Pennsylvania's too cool to solar energy


Given the importance of maintaining Pennsylvania's foothold in the solar industry, there's no good reason for Harrisburg lawmakers to have delayed action for more than a year on a plan that would boost the use of sun-derived energy.


As another hot summer approaches — when solar energy could help electric utilities meet the soaring demand to keep consumers cool — it's long past time to tweak the state's modest solar-energy standards.

A plan drafted by State Rep. Chris Ross (R., Chester) would do just that by accelerating the pace at which utilities serving Pennsylvania increase their use of solar energy over the next few years.

But in a reasonable compromise that considers objections by utilities, coal producers, and business groups, Ross would leave in place the state's goal to have 0.5 percent of its electricity come from the sun in about a decade.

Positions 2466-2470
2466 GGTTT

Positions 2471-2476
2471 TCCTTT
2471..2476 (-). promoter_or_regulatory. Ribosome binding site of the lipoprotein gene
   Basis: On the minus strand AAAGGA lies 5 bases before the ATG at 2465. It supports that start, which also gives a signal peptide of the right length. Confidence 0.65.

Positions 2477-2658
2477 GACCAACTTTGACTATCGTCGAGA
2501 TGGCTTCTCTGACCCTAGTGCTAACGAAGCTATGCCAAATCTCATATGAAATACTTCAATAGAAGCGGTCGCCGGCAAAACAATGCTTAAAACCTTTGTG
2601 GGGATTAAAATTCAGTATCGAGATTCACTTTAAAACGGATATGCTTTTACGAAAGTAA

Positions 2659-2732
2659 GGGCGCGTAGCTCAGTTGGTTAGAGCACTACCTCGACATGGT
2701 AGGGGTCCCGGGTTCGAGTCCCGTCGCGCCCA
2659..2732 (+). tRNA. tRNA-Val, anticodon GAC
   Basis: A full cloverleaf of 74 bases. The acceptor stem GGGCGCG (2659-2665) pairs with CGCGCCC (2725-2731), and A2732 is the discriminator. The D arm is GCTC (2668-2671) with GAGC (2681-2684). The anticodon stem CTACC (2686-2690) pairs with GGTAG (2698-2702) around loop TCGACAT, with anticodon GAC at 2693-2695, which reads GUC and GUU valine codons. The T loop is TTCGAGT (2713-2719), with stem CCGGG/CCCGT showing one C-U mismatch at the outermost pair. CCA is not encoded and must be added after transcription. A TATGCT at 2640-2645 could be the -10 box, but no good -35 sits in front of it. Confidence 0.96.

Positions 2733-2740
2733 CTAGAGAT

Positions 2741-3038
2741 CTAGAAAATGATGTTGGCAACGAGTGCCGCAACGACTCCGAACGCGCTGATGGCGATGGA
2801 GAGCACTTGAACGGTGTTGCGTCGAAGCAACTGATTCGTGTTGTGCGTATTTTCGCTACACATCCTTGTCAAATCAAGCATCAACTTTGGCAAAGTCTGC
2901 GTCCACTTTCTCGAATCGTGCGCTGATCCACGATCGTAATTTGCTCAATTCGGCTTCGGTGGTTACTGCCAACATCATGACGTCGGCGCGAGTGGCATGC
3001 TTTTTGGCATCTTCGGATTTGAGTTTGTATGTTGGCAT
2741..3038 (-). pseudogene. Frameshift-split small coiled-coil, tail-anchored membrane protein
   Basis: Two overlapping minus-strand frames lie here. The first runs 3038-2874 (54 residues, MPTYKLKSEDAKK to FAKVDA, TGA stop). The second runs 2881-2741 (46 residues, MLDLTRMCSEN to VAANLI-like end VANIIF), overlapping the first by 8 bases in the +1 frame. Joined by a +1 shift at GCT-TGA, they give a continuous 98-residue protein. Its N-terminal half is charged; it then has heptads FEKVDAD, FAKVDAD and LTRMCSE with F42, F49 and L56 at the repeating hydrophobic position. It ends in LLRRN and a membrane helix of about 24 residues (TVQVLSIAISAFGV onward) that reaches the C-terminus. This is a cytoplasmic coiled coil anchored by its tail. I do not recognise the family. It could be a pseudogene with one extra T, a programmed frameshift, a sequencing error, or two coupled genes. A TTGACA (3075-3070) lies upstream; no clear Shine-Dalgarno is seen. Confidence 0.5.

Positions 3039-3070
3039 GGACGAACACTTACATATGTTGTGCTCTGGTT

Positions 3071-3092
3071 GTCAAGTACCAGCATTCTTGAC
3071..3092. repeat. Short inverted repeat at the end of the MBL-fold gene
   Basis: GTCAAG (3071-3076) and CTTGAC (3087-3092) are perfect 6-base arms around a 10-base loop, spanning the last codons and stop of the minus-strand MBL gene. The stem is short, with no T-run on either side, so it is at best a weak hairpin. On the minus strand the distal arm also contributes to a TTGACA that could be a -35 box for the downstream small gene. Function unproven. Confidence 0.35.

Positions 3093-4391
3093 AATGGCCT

Ross says his plan aims to guard against booms and busts in the industry due to fluctuating demand.

As things stand, the state's solar experiment could become a victim of its own success, with supply outstripping demand, unless utilities order more solar-generated power. At stake are several thousand jobs in an industry with 600 businesses already being thinned out by soft demand.

While critics point to solar's higher per-kilowatt cost, and note that it generates power only when the sun shines, they ignore the jobs being created, the environmental benefits, and, most important, that solar energy provides the reserve power needed to meet peak electricity demand on the hottest days and avoid outages.

After nearly a year in the hopper, Ross' bill finally was aired in January before the House Consumer Affairs Committee, chaired by Rep. Robert W. Godshall (R., Montgomery). It's time for the House to stop all the delays and take action on the bill now.

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